Gaming without your brother

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Earlier this year, game developer Konami announced that it was shifting its focus. Instead of relying on its top-tier console titles, the company is adapting some of its more popular franchises to the casual casino-gaming and mobile free-to-play school of gaming. The move, while upsetting for some, comes as little surprise. The company had been seeing declining profits in its console gaming division for years despite big name titles like the Metal Gear Solid series.

According to Digital Trends, the first two titles the company is introducing to casinos and pachinko parlors in Japan are the survival-horror franchise Silent Hill and the vampire-slaying platformer series Castlevania. For some gamers, these announcements feel like a slap in the face. Many were looking forward to a now-shelved console sequel to Silent Hill developed in collaboration with Pan’s Labyrinth and Pacific Rim director Guillermo del Toro.

The low overhead and high return-on-investment from mobile and casino gaming has many companies traditionally known for their console titles looking to move their business to the “freemium” based model sustained by micro-transactions. And Konami isn’t done with just two titles as it’ll showcase many more of its casino offerings at the Global Gaming Expo this fall. CNN reports that the classic highway-hopping game, Frogger, will make its way to the casino floor. The press release also hints that even more classic properties, including Contra and Dungeons & Dragons, will be unveiled.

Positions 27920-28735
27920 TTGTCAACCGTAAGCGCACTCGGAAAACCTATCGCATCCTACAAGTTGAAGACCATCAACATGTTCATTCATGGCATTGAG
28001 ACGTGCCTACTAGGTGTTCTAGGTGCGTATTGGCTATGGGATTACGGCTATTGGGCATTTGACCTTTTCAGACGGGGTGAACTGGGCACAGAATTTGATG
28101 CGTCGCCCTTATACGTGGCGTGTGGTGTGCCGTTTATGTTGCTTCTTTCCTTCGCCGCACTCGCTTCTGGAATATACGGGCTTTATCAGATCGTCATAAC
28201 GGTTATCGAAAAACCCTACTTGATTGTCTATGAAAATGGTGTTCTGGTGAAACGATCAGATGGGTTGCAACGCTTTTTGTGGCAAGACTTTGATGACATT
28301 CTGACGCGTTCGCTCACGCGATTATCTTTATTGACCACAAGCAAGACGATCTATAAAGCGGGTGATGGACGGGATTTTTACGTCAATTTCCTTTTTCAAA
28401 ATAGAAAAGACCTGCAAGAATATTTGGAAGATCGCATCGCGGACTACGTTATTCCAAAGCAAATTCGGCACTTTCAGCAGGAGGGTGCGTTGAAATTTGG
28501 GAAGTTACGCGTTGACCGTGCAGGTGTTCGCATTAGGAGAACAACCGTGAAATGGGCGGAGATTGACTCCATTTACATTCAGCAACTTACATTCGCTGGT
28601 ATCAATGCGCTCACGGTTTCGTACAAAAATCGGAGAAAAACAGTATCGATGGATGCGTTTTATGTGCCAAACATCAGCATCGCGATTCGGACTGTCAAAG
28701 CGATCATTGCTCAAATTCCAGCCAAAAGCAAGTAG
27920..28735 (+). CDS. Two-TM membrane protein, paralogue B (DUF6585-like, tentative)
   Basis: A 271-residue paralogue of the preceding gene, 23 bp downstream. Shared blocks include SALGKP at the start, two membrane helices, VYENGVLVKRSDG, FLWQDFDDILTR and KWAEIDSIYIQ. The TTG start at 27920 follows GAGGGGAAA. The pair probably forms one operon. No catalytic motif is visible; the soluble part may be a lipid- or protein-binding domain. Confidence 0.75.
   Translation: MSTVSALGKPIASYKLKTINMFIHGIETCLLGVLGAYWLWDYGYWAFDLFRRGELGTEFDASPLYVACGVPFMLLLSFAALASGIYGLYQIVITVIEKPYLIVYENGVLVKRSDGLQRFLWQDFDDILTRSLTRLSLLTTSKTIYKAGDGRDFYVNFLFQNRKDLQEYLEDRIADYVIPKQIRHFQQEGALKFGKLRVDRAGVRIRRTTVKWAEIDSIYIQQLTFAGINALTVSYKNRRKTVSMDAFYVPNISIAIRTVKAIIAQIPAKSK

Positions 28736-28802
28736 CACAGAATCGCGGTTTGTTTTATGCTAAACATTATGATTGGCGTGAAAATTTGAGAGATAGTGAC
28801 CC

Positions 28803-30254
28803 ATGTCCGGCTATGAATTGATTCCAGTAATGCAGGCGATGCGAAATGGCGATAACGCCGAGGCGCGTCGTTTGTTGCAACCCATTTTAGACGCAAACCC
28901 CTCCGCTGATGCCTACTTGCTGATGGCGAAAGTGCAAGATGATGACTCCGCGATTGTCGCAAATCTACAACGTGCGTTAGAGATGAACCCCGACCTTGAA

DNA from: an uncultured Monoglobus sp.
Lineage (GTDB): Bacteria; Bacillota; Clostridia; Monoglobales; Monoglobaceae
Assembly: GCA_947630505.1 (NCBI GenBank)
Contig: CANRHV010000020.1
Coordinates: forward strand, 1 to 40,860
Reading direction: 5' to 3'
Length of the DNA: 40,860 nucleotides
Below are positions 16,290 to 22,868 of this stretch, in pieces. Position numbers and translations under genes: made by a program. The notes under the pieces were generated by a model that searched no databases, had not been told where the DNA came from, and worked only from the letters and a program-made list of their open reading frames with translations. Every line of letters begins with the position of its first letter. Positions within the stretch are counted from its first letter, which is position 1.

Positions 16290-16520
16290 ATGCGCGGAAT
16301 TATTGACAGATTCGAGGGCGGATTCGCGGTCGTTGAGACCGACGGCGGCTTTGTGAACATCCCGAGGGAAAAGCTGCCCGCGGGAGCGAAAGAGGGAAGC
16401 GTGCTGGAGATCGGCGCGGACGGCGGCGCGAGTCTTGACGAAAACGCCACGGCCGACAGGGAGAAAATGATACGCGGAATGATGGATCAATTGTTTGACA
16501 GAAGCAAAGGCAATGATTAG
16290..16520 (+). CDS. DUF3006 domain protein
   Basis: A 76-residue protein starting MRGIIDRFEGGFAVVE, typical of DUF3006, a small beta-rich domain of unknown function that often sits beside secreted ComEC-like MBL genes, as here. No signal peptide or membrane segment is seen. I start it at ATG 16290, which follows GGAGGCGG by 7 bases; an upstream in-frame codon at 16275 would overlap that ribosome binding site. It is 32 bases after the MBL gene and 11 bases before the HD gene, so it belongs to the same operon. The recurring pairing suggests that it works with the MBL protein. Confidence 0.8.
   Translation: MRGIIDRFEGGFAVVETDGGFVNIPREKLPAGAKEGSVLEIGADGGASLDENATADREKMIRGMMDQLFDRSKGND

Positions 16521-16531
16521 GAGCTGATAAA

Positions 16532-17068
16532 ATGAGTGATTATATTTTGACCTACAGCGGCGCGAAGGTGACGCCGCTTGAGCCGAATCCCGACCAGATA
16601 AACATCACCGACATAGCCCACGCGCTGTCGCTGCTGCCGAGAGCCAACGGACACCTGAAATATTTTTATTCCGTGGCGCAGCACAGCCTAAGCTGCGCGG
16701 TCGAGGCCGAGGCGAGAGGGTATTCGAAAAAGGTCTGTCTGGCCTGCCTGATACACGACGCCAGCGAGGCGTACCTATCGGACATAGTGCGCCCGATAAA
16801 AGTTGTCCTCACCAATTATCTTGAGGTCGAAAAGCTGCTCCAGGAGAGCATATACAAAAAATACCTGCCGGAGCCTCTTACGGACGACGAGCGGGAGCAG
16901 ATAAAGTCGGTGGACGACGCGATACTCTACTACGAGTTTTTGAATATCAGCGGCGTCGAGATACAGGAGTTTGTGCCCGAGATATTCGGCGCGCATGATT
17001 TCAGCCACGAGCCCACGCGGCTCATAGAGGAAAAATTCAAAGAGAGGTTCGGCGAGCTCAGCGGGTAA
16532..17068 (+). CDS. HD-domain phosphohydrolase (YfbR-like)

“Players have the chance to experience their favorite Frogger features with a real-money casino spin,” said Matt Reback, vice president of marketing at Konami Gaming, Inc. “While the primary game carries modernized character art paired alongside our proven video slot features and math, the game’s mystery Frogger Bonus allows players to relive the classic road and river crossing course in retro-pixelated glory.

The conference will take place at the Sands Expo and Convention Center adjacent to the Venetian Palazzo and is expected to bring more than 25,000 industry professionals to Las Vegas. “Visitors to this year’s G2E will have no doubt about Konami’s unique role in the industry,” said Reback. “We’re leveraging our company’s gaming entertainment legacy, backed by an operational stability and dedication to product quality that engenders confidence in the global gaming market.” The expo takes place from Sept. 29 through Oct. 1.

This news comes hot on the heels of a movement for new regulations to allow traditional skill-based video games to operate alongside the usual games of chance, such as slot machines. CBS Local reports that the proposed requirements for skill-based games would include providing detailed game rules in advance as well as informing players of potential outcomes.

If the latest regulations go through and Konami’s new gamble pays off, you can definitely expect to see more of your favorite titles in the gambling realm. It’s not that far of stretch to even imagine Nintendo trying to take advantage of this lucrative new market.

Written by Blaine Kelton, who can be reached at BLKelton [at] outlook [dot] com. Blaine is a freelance writer with an interest in mobile gaming currently focusing on portability as it relates to control schemes and the remastering of 8- and 16-bit art styles.

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